I have to be honest, I forgot this was an anthology and when the segment got to the climax (ha! pun intended!), I couldn’t believe how the story was unfolding so quickly. The twist ending was a total surprise that, in retrospect, worked perfectly.

Melodie likes to watch

The second episode is a bit silly but even weirder than the first. Angie is Laura and she’s just married a man named Merrill (Richard Mulligan). He’s crazy with the dough and Laura is looking forward to indulging in life’s best at his palatial estate. Laura hasn’t met Melodie yet and Merrill is worried the two will not get along. Melodie is either Merrill’s daughter, mother, friend, assistant or maybe another wife, but it all remains to be seen until Laura moves into his mansion. Melodie’s reveal is slightly predictable, but this segment is still an outrageously unusual little short full of dark humor.

Susan Tyrell rocks the plaid!

In the third segment Angie is Ginny, a small town bar singer whose biggest fan is Bobby Dee (David Carradine). He’s also her creepiest admirer and he’s decided that if he can’t have her, no one can. I thought this would be the weakest segment, and it surely feels like the longest one, but the build-up is strong and tense, making the last five minutes a knock out!


Jealousy feels a lot like Danielle Steel wrote some episodes for The Twilight Zone. The movie was written and directed by Jeffrey Bloom who is probably most famous for directing Flowers in the Attic, but I would remiss if I didn’t mention his work on the cult classic Blood Beach or Darkroom (he wrote the episode Catnip). Cinematographer Gil Hubbs really works the camera, keeping everything soft and romantic while adding just the right amount of tension and darkness to keep the feel a little off-center. Hubbs would go on to work with with Bloom on Starcrossed (1985), The Right of the People (1986) and then Flowers. It's been years since I've seen Starcrossed, but I seem to recall that same dream-like vibe running through the film.

Jealousy is streaming on Netflix, and is definitely worth checking out if you like your love stories laced with with a little acid!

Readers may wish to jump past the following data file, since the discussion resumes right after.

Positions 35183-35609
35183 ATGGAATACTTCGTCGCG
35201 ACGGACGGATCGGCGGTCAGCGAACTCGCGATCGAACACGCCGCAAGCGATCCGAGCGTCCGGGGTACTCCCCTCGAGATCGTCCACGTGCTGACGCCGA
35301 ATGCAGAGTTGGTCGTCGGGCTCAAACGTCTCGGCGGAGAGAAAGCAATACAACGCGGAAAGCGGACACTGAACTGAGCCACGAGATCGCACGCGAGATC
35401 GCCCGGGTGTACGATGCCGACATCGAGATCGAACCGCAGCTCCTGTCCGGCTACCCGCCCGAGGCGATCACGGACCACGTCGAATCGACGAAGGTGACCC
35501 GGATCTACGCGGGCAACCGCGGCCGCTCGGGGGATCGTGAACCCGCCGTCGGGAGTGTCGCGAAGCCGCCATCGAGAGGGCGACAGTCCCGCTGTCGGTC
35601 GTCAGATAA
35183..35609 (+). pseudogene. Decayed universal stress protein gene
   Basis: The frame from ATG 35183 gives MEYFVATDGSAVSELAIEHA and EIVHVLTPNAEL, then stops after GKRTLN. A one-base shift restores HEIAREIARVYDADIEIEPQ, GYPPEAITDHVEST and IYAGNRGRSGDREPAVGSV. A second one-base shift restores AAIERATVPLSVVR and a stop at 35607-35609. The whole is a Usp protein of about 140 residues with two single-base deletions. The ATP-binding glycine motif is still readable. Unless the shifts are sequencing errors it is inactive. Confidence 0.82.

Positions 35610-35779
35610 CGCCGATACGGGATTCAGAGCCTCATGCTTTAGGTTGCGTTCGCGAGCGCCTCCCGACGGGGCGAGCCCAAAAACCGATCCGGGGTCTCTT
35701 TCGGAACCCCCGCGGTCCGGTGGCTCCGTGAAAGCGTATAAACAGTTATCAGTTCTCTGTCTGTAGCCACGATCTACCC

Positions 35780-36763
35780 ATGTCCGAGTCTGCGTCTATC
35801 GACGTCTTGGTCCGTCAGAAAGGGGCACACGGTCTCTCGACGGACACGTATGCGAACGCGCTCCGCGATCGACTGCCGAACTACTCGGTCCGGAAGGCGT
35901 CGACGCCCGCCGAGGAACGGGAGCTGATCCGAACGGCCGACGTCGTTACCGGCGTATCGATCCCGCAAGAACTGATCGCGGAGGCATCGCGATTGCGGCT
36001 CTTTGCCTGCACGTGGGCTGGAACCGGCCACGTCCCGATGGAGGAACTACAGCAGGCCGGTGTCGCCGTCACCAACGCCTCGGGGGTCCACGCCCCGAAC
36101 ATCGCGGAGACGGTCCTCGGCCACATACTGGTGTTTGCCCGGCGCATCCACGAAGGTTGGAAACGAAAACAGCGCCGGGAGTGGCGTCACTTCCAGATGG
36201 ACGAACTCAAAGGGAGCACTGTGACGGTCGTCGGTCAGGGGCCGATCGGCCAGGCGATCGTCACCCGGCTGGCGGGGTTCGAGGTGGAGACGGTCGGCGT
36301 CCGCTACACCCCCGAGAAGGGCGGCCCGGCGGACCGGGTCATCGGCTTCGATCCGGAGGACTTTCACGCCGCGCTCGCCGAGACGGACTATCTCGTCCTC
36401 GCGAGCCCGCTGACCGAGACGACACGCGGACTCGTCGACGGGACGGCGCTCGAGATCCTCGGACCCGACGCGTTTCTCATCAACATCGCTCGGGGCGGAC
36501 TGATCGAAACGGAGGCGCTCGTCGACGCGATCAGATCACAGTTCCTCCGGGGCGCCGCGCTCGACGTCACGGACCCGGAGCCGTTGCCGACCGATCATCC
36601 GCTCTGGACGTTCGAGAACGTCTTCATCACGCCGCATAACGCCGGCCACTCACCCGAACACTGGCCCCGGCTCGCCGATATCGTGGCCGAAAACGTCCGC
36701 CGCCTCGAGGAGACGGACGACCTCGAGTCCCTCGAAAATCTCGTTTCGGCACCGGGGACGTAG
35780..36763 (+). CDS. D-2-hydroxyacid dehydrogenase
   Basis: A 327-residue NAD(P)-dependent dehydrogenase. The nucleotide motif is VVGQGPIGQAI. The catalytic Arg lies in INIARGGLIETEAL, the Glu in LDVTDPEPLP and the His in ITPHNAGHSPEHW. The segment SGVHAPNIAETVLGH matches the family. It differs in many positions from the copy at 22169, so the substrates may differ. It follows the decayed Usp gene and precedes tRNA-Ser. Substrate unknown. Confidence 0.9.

Wednesday, July 13, 2011

Hungry for Content? Here's a Link!

The above photo is a look at my favorite caveman slasher killer. He is the Hermit from Memorial Valley Massacre, which I reviewed for Retro Slashers. Enjoy!

I actually have a review that is 90% done and I have another look into a infamous TV movie going up on another site soon. Will post a link when all is said and done! Who knows, maybe I'll have newer new content up by tomorrow!

Wednesday, July 6, 2011

Update! It's a Scorcher!

I would like to say there is lots going on here at Made for TV Mayhem, but what I mean is I wish there was lots going on. Not sure it's the exhaustion from the move or just the damn heat, but I feel like I am swimming in glue. Sexy, no? Unpacking has also added to my woes, as I find that although my TV movie collection has found a home in my new office, the rest of the stuff refuses to unpack itself. The nerve! So tonight I have links and a new poll!

If you look to your right you will see I chose this month as Women in Prison month. There have been some surprisingly gritty small screen WiP flicks and I'm currently working on a review of one. I fudged it a bit and added Charlie's Angels because the episode Angels in Chains is so damn iconic, it just can't be left out. I also decided to skip the newer Lifetime-esque films, even though I love them because that's a whole other poll! The wheels are turnin'...

As for last month's poll, it's no surprise that Don't Be Afraid of the Dark didn't just walk away with top honors, it ran down the street and into another county! This House Possessed was a distant second and almost all of the films got at least one vote, except for poor Bay Coven, which is really quite good. I was surprised by that one!

If you are looking to escape the heat (and aren't we all?), please stop by Joanna Wilson's Christmas TV Companion blog where she is having Christmas in Joo-lie! She is concentrating on our favorite holiday TV from the 90s and has oodles of guest bloggers lending her a hand. Please stop by often to see all of her updates. Who knows, maybe you'll even catch a chill!

I have some new reviews at Retro Slashers, so please stop by and read my thoughts on The Boogens and Silent Rage. And if you are so inclined, please join RS's Facebook page. We try to post there daily, so if you are all nostalgic for slice and dice, this is the place for you!

And finally, I will be returning to the Movies about Girls podcast this Saturday at 8 pm EST where we will be talking about those awesomely bitchy Heathers! Turn in, turn on and drop out!